European Cabbage White (Pieris rapae) - Introduced European butterfly. Pale green caterpillars known as "cabbage worms" infest and spoil cabbage, broccoli, etc. Also displaces native white butterfly species.

Formosan termite (Coptotermes formosanus) - Apparently originally native to southern China, introduced to Taiwan, then to the US and elsewhere.

Japanese beetle (Popillia japonica) - Native to Japan and E Asia. Introduced into US before inspection of nursery stock was mandated. Grubs damage plant roots, adults damage leaves and flowers.

In the plant kingdom, we have

Russian Thistle AKA tumbleweed (scientific names Kali tragus FKA Salsola tragus, Salsola pestifer etc). Place of origin accurate, but "thistle" is a misnomer, given because of the prickly nature of the mature plant. Formerly classified in Chenopodiaceae (goosefoot family), since reclassified into Amaranthaceae (Amaranth family). Tumbleweeds can fill roadside ditches, pile up against houses up to their roofs, and get caught up in whirlwinds, including "fire tornadoes."

Canada thistle (Cirsium arvense) AKA creeping thistle. The "Canada" is a misnomer because the plant is actually of European origin. New England colonists blamed its appearance on French traders from Canada, and the name stuck. The name "creeping thistle" is apt. It spreads by underground runners and forms large colonies.

Last fiddled with by Dr Sardonicus on 2021-07-11 at 13:00 Reason: xingif optsy
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Old 2021-07-11, 13:17   #75
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Re possibly PC renaming of ants with several residences: nomad; circuit (as in circuit rider or circuit judge); patrol; restless; berniesanders

It seems the humans sometimes called gypsy, Roma, or Tigan disagree on what to be called. https://www.pri.org/stories/2011-12-...erided-gypsies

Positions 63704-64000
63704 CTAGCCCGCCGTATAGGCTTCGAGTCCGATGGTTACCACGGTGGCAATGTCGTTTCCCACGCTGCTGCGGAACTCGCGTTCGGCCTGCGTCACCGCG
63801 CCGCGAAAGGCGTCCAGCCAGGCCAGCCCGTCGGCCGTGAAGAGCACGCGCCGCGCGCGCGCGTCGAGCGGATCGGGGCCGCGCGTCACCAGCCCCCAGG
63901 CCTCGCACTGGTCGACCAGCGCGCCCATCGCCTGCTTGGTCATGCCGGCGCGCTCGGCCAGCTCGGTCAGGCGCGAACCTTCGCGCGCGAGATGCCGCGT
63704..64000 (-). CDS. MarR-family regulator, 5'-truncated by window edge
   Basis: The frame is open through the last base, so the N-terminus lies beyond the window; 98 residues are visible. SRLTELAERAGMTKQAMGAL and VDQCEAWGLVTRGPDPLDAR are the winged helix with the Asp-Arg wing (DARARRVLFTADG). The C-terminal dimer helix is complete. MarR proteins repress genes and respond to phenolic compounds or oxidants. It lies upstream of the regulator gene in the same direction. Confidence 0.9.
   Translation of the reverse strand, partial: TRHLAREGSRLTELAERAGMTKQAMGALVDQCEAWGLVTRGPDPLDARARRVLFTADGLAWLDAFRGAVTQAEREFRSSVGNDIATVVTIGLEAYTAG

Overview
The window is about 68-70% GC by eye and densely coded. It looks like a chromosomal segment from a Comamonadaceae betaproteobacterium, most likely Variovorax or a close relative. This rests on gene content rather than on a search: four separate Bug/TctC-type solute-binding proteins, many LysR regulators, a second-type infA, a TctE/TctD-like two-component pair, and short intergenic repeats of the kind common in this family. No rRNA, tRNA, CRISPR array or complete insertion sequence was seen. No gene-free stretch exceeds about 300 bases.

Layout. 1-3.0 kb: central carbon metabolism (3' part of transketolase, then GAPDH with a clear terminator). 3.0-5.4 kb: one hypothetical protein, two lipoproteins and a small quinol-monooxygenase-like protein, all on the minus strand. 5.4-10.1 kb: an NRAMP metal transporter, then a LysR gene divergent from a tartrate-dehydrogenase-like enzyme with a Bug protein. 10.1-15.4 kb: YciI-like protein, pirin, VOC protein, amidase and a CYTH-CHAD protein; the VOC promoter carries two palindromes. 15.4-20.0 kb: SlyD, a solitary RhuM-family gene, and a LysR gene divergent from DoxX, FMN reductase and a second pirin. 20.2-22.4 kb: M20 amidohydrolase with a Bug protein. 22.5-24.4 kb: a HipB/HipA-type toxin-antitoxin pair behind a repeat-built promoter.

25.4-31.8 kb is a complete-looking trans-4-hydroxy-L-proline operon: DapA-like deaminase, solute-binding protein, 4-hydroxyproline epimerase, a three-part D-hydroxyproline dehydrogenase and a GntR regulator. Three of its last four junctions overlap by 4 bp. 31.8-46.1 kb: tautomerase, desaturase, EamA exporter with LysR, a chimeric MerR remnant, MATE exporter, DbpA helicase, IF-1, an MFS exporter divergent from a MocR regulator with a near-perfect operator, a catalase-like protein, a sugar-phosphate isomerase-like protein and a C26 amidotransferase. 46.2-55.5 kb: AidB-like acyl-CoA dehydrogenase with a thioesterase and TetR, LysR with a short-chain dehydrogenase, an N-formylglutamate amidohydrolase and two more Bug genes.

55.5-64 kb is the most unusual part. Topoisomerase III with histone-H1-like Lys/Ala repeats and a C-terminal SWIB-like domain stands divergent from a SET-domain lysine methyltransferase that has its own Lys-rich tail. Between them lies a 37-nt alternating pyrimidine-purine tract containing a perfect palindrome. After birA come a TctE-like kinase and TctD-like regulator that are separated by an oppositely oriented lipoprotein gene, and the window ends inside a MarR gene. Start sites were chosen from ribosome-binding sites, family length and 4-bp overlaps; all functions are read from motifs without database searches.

Does this mean Cher needs to rewrite/rerecord her song?

Last fiddled with by kriesel on 2021-07-11 at 13:43
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Old 2021-07-11, 14:41   #76
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Quote:
Originally Posted by kriesel View Post
Does this mean Cher needs to rewrite/rerecord her song?
Yes. Broadway has renamed one of their traditions: https://www.playbill.com/article/new-name-revealed-for-broadway-gypsy-robe-ceremony
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Old 2021-07-11, 16:23   #77
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Quote:
Originally Posted by Dr Sardonicus View Post
In the plant kingdom, we have

Russian Thistle AKA tumbleweed (scientific names Kali tragus FKA Salsola tragus, Salsola pestifer etc). Place of origin accurate, but "thistle" is a misnomer, given because of the prickly nature of the mature plant. Formerly classified in Chenopodiaceae (goosefoot family), since reclassified into Amaranthaceae (Amaranth family). Tumbleweeds can fill roadside ditches, pile up against houses up to their roofs, and get caught up in whirlwinds, including "fire tornadoes."

Canada thistle (Cirsium arvense) AKA creeping thistle. The "Canada" is a misnomer because the plant is actually of European origin. New England colonists blamed its appearance on French traders from Canada, and the name stuck. The name "creeping thistle" is apt. It spreads by underground runners and forms large colonies.
Japanese knotweed is an evil invasive in the UK;: an infestation is required by law to be notified to the authorities so that it can be terminated with extreme prejudice.

Pseudosasa japonica can be a real bugger (a technical term in horticulture) if not kept firmly under control. Sasa kurilensis is similar. Neither of these two are likely to be renamed because botanical taxonomy is extremely hard to change without very good reason.